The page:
Last Saturday I went to Sam’s Club to get new tires for the front of our new used Spark EV. The Spark is a torquey critter, you know, and the front tires can be scraped clean of tread fairly easily. The back tires looked like new while the fronts were worn out at about 12,000 miles. We will try to keep from smoking them as much as the previous owner.
While the tires were being mounted, I checked out a deeply discounted HP Envy 13.3 inch laptop on the computer display table, the display model only. I had been looking for a good Linux laptop, and had fairly well decided to get a Dell XPS 13 if a meaningful sale ever occurred at Dellsville, but this Envy looked really good. It had a high resolution touch screen, 8G RAM, 256G SSD, a 2.7GHz Intel i7-7500U processor, and an aluminum case. All the major components seemed to be on the approved list for Linux. A little waiting room browsing on the phone said this machine might be a very cut-rate XPS 13. Half the cost. Bought it.
On Sunday, I connected up a DVD drive and installed Linux Mint 18.1, blowing away the Windows 10 installation. Risky, but there were no hitches whatsoever. Absolutely everything I use worked as it should. (1) The high resolution touch screen required tweaking settings in the system preferences and in some apps, but the knobs were there to do that. The Linux Mint Envy is the now fastest and most delightful computer I own.
- I do not use suspend and hibernate, so I have not tried those functions.
I’m guessing that this week Mr. Trump will sign (1) the resolution repealing a proposed FCC rule barring ISPs from collecting and selling information related to their customers’ browsing habits. This means that just about every service provider on the other side of the terminal block upon which your internet connection appears can proceed with projects to spy on your activities (just like the NSA) and sell the information they gather to the highest bidder.
So, what’s a body to do in this new government of, by, and for the corporations? Lots of safe browsing advice is to be found on the web, but one piece of that advice now becomes a requirement for those who want to maintain even a modicum of control over what their ISP can see and sell. The prudent internet user simply must be using a Virtual Private Network (VPN) to encrypt not only the content of traffic, but the identity of the service or destination to which one is connected.
I have been using a VPN whenever I take my laptop or tablet out of my home. I’ll be using it all the time now. When I selected my VPN, I looked for one operated by a European provider (government of the people, good privacy law) and which provided its own Domain Name Services (DNS). It does no good to employ a VPN that uses DNS servers that are owned by the ISP or some other privacy invading web service entity. That might take some research. There are many good options. (2)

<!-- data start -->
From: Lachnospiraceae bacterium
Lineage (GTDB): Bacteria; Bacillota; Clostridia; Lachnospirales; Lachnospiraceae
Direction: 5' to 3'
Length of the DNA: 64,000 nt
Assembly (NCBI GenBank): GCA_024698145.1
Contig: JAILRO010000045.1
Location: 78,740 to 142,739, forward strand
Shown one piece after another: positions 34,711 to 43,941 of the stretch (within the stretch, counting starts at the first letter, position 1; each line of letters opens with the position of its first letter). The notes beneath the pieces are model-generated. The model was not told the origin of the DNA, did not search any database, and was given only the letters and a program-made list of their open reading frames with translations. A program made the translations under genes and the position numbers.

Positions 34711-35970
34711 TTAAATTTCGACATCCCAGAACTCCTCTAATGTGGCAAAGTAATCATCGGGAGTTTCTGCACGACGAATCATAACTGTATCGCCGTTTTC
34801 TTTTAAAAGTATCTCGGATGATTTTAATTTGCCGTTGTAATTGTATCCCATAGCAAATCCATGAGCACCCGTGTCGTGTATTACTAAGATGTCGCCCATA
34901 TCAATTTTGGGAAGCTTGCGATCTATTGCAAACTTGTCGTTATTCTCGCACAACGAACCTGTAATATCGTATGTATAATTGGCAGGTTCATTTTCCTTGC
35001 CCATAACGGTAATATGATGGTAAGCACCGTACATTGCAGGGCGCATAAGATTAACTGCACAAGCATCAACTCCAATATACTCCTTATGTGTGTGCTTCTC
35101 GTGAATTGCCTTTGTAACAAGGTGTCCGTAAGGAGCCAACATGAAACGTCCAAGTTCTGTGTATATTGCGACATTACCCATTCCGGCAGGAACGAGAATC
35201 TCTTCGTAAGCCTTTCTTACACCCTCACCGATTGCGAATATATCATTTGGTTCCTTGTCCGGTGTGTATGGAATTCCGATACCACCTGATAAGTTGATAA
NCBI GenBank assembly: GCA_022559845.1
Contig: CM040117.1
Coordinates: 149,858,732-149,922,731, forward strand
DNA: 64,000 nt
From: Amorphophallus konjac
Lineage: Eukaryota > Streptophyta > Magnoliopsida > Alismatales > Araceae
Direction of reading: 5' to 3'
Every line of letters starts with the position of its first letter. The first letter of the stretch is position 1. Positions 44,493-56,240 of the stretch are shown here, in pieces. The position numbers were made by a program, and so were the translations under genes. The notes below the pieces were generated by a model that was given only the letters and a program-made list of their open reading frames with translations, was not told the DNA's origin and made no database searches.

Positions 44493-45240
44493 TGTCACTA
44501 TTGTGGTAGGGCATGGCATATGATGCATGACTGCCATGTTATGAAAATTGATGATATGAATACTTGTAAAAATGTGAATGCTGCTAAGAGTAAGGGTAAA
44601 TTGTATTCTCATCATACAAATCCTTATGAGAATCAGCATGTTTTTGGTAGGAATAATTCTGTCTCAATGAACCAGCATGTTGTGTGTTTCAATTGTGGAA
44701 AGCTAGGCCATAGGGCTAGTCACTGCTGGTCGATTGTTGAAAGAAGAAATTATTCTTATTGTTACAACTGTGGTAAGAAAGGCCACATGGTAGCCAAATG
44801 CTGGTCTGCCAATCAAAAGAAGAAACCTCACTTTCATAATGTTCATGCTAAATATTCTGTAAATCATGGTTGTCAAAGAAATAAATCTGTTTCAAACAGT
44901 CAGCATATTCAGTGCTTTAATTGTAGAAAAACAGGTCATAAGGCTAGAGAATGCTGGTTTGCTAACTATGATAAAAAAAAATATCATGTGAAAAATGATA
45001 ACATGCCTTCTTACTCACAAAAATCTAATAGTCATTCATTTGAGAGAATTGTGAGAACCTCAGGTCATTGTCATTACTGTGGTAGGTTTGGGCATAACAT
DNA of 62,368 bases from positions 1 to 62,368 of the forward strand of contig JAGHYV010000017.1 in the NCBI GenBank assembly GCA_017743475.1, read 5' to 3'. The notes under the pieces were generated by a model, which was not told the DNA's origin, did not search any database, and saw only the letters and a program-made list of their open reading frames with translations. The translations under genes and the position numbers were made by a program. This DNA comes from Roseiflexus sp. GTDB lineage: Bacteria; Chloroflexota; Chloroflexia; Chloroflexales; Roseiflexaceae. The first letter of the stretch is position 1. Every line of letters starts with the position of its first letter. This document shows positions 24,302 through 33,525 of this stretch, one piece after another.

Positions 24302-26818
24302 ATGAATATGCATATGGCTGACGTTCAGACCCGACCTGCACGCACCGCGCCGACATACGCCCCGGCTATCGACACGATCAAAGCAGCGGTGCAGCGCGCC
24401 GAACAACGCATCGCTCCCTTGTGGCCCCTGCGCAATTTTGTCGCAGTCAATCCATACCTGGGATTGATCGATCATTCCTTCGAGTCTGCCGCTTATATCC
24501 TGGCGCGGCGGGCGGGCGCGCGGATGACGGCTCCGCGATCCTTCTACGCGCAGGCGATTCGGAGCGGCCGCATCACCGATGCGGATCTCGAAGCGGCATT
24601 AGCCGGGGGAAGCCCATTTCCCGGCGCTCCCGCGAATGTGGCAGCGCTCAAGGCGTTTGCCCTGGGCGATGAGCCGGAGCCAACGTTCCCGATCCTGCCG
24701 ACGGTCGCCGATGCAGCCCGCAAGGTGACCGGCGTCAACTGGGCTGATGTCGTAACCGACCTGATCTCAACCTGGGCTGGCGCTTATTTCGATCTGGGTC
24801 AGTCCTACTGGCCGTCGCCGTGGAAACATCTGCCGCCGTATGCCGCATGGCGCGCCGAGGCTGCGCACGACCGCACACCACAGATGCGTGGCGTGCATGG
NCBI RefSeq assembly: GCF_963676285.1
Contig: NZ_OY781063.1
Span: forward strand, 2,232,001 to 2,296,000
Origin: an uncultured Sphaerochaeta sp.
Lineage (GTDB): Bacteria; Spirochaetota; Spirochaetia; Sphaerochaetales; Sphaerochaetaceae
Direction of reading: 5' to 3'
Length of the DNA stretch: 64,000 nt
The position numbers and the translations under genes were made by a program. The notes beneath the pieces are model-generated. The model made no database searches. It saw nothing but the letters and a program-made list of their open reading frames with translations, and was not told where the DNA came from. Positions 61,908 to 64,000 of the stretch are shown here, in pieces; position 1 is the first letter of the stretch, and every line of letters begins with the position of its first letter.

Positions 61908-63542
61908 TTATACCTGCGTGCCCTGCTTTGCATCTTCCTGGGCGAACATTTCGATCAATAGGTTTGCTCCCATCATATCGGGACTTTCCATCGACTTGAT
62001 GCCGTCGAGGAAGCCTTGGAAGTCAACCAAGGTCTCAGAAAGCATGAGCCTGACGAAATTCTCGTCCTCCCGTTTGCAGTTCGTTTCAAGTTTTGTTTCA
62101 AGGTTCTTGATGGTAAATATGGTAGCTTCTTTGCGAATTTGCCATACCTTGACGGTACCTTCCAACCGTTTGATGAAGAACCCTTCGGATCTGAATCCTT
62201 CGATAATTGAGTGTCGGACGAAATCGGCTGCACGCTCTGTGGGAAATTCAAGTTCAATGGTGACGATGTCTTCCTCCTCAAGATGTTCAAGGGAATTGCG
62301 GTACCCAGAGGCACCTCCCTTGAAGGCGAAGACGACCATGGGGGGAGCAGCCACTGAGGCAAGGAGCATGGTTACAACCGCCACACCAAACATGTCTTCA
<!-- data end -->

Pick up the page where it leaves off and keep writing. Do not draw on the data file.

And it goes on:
Sadly, good VPN options all cost money, about $60 per year, a new tax on privacy in America made great again.
- Updated April 4, he did, on April 3.
I read this morning that NASA has a plan to get to Mars in 20 years. (1) If it takes 20 years, they will probably land at Elon’s third DragonPort and freshen up a bit at the local SpaceX hotel. (2) But that’s not the point. Once on Mars and cleaned up after the long trip, when those intrepid NASA explorers take a Model Y out for a run in the circumplanetary desert they will have no water, no trees, no animals, no oxygen, and a thin CO2 atmosphere in which to suffocate should their breathable air bottles spring leaks.
Which is to say, why bother? Our new EPA chief may be able to recreate this environment on Earth in less than 20 years and save a lot of money.
Several of the web sources I like to use to stay up on current affairs in politics and technology have recently started blocking access to those who use ad blockers. I’ve been able to stay connected to my domains of interest by finding alternate sources (not alternate facts), or by twiddling a few browser knobs.
It seems to me that, to name two, all The New York Times and The Inquirer have done is to chase folks away from their own shops. They have reduced their own potential reader bases while doing nothing to fix their core problem. I’d love to see some numbers that say differently.
Here’s the thing, like many ad blocker users, I don’t use an ad blocker to block ads. That’s right. I use an ad blocker to block connections to web sites that I do not trust, and to block scripts that have nothing to do with a media company’s delivery of news and everything to do with increasingly shady ways of taking personal information from me.
For example, if The New York Times and The Inquirer would serve their own ads from their own domains, if those ads did not pop up and dance in front of the content I am trying to read, if they did not run sleazy little programs to sift through my browser’s internal electronic garbage can, I would look at them without complaint, with boredom perhaps, but not complaint. You know, like I do with the old fashioned paper newspaper I get every day.
It’s time to look behind you, guys and gals, because your view of the future looks pretty grim.